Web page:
Slowdive Wiltern 2017
Slowdive at The Wiltern / Danielle Gornbein

Andrew Ledford, of Oakland band The Tet Holiday:

Four shows stand out as the best of the year…Jason Isbell at the Fox, Slowdive at the Fox, Pixies at the Fox, and The Jesus Lizard at the Independent. Jason Isbell has a crack band, great songs, and knows how to put on a show. Southern rock at its best. Slowdive was a perfect combo of beautiful songs, production, and venue — plus, I missed them the first time around after they reunited. Pixies may not have Kim Deal anymore, but Paz Lenchantin is awesome, and they ripped through 30+ amazing songs with hardly a word to the audience (and they played “Rock Music”!) The Jesus Lizard were absolutely insane — David Yow was in the audience from the first note of the first song. Fun, heavy, energetic, and rock solid. Who knows if they play together again, but to see them in a packed 500 cap room was a treat.

LCD Soundsystem at Hollywood Palladium (November 18)
Lee Bedrouni, Pass The Aux contributor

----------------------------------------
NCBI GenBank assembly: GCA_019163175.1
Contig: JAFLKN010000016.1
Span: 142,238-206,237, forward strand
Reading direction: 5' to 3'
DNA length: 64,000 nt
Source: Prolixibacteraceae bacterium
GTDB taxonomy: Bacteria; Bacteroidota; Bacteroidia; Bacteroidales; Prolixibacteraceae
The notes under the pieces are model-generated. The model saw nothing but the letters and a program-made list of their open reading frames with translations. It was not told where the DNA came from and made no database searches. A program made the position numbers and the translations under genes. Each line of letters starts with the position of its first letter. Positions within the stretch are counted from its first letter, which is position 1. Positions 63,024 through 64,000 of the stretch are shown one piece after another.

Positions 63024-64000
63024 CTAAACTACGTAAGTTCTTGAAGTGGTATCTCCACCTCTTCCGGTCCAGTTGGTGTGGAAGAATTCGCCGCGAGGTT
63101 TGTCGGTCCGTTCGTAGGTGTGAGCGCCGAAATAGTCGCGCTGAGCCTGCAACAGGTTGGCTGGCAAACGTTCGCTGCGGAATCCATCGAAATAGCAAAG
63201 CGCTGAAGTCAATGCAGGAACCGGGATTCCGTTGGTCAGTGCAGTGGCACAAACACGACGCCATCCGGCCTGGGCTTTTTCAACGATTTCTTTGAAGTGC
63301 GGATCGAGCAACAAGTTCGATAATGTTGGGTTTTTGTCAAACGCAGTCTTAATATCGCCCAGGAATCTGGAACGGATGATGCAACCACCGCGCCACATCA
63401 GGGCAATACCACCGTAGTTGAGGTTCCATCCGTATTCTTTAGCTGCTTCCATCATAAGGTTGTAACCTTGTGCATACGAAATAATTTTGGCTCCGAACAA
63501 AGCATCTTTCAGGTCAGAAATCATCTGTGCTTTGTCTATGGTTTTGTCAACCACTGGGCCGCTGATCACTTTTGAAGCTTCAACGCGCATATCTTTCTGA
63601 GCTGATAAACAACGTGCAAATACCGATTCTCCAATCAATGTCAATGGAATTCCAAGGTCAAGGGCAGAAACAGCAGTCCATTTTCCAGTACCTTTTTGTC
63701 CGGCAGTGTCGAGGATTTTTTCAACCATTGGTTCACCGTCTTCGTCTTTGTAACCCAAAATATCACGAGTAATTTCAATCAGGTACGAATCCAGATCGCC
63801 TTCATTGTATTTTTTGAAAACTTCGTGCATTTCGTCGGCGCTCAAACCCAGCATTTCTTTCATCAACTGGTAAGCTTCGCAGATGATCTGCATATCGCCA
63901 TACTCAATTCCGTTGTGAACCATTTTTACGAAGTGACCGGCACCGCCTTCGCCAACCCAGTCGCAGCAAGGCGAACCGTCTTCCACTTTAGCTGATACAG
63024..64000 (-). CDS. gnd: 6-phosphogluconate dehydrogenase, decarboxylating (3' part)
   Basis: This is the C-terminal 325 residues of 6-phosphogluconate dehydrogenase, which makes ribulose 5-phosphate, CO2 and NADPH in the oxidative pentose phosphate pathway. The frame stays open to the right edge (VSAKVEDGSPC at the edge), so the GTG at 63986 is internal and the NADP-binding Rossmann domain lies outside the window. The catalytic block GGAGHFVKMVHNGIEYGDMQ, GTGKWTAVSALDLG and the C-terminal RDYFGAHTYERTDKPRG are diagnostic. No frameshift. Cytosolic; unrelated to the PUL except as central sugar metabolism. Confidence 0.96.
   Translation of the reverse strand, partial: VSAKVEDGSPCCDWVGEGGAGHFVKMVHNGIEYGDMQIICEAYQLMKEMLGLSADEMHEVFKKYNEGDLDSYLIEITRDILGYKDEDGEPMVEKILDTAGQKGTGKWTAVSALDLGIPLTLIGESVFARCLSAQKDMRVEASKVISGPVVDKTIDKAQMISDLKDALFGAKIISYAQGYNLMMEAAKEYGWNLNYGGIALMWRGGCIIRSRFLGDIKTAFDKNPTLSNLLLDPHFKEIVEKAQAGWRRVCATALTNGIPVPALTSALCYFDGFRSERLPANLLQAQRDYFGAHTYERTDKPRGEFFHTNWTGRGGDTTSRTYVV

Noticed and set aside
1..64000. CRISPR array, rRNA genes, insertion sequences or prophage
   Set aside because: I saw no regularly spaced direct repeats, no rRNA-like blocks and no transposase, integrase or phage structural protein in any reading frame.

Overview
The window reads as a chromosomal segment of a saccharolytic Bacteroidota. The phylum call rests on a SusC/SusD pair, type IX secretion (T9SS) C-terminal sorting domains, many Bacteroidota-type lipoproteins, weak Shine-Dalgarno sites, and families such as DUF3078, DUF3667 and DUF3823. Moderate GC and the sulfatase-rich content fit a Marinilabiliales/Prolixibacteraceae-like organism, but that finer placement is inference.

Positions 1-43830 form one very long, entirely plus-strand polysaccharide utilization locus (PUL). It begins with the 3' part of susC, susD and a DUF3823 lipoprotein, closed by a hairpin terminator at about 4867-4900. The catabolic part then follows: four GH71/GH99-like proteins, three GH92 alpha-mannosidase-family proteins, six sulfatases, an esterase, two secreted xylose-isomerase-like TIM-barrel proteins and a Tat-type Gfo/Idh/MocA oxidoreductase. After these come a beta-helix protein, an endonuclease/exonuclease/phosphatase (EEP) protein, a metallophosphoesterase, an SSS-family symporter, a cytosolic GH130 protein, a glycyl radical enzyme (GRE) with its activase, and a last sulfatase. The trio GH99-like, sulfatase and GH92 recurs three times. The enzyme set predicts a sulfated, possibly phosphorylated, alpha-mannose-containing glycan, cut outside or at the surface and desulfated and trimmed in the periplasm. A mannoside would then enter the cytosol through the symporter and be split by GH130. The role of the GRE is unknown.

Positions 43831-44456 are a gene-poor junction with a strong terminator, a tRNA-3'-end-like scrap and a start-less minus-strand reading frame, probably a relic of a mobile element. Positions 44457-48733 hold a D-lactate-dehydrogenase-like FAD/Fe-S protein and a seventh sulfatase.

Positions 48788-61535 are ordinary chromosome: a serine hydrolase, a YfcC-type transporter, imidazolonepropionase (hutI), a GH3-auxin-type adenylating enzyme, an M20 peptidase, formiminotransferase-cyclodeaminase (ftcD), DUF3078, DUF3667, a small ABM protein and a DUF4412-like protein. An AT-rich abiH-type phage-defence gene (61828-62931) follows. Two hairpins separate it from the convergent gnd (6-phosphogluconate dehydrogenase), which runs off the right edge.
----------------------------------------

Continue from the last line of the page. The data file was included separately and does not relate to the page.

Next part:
While I might not have been totally head-over-heels in love with American Dream, there was no way I was going to miss out on seeing the LCD Soundsystem live return to Los Angeles. I knew it was going to be good, as the band had been treating audiences to a considerable amount of classic songs, but I never could have imagined just how good the setlist would be. It’s not often a live show can inspire multiple spiritual experiences, but between the infectious thud of LCD’s rhythm section, James Murphy and co.’s understated vocal performance and the brilliant mosaic of keyboards and guitars, LCD that night was a downright holy dancefloor revival. The thrash and pull of joyous, dancing, singing bodies all over the dancefloor under that ubiquitous disco ball? Nothing else felt like it this year.